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8) Can Fung effectively run against Angel Taveras?

Fung claims Providence Mayor Angel Taveras as a close friend, but it raises questions about inherent personal conflicts and ability to run and effective race.


Politics in Rhode Island is often a blood sport, will Fung approve that knockout punch TV spot in the closing weeks that tags Taveras for the spiraling crime problem in Providence?

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7) Is Fung's base big enough?

For Mayor Fung, his base is Cranston, but he does not enjoy a groundswell of Hispanic voters like Providence Mayor Angel Taveras hopes to bank on (7% of the voters were Hispanic in the General Election in 2012, according to Pew Research).


A race against Raimondo would be tough as she would very likely have a strong block of female voters.


Where does Fung get his votes?

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6) Can Fung defend the tax increases in Cranston?

When Fung runs as a Republican against a Democrat, there is an advantage if Fung can point out a differentiation of fiscal discipline. Fung, as Mayor, had numerous and significant residential and commercial tax increases.


This will not help him against the fiscally prudent Ken Block, but even if he were to win the primary then he would lose the advantage against Angel Taveras in a General Election. Both have ushered large tax increases through their councils.

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5) Why pledge to create "20,000 jobs"? It sounds like Don Carcieri.

Don't know if Fung was paying attention, but GOP Governor Don Carcieri ran on...creating 20,000 new jobs. 


When Carcieri left office, Rhode Island had the worst unemployment in America. Not sure Fung wants to mirror that Carcieri pledge.

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4) Defending Don Carcieri and making him a part of the campaign - is that a good idea?

The collapse of 38 Studios has scarred Don Carcieri's legacy as Governor of Rhode Island. At best, Carcieri was star struck to give a baseball player $75 million -- at worse, Carcieri was part of something far more ominous.


For Fung, who wants to run as the future of Rhode Island, why be associated with Don Carcieri?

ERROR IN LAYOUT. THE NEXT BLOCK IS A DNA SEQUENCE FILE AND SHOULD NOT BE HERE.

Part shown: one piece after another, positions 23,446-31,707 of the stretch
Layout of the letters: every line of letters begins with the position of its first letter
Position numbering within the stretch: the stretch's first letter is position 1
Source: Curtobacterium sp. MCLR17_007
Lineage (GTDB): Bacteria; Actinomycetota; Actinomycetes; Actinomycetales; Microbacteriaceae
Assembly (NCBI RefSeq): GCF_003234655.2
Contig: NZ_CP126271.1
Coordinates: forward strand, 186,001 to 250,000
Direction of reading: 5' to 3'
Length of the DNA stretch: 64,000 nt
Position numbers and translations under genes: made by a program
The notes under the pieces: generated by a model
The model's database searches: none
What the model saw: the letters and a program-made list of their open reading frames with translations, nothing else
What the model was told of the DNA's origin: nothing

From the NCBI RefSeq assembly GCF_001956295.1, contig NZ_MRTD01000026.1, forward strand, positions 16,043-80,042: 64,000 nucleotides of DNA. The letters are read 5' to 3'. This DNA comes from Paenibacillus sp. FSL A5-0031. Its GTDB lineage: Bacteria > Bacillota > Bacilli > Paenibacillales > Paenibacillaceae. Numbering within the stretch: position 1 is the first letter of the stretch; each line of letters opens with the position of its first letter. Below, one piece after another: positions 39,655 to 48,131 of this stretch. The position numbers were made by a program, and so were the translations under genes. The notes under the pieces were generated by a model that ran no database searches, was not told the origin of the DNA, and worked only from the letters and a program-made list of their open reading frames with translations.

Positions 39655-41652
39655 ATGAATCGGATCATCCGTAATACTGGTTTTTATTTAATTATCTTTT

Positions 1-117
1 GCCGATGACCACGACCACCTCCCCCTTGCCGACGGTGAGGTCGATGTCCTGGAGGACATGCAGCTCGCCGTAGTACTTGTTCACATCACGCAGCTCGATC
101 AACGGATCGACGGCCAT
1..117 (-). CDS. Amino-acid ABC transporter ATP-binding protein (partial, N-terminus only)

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3) Defending the lobbyist role?

In 2014, do we think Rhode Islanders will be looking for a former lobbyist for a large corporation that is cutting Rhode Islander's jobs to be our next Governor?


Lobbyist-turned-Governor will be tougher to pull off than actor Ronald Reagan-turned-Governor of California in the 1960's.

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2) Understand the changing position on gay marriage?

Hard to know what Allan Fung's position is on gay marriage. At different times he offered a range of views.


Some GOP primary voters have been opposed to the RI law and others were supportive, but neither segment of the GOP may understand what his position was -- or is.  

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1) Political donations to local, federal and national Democrats - are you sure you are a Republican?

Fung has given to David Cicilline, US Senate Majority Leader Harry Reid of Nevada, former RI Senate President Bill Irons and once RI Attorney General Patrick Lynch. Fung's campaign manager claims he was a lobbyist and needed to donate to Democratic leaders.  Cicilline, Reid and Lynch meet none of those criteria.  


Not only did Fung give thousands of his own dollars to Dems, he turned down requests from leading GOP candidates like John Robitalle and Jon Loughlin who were badly outspent and needed every dollar to win.


The Republican party in Rhode Island is a pretty small group trying to create a pretty big tent - from Scott Avedisian to Doreen Costa. For most Republicans in this state it is tough -- you don't enjoy the political connections and you're part of a tiny minority -- so loyalty matters.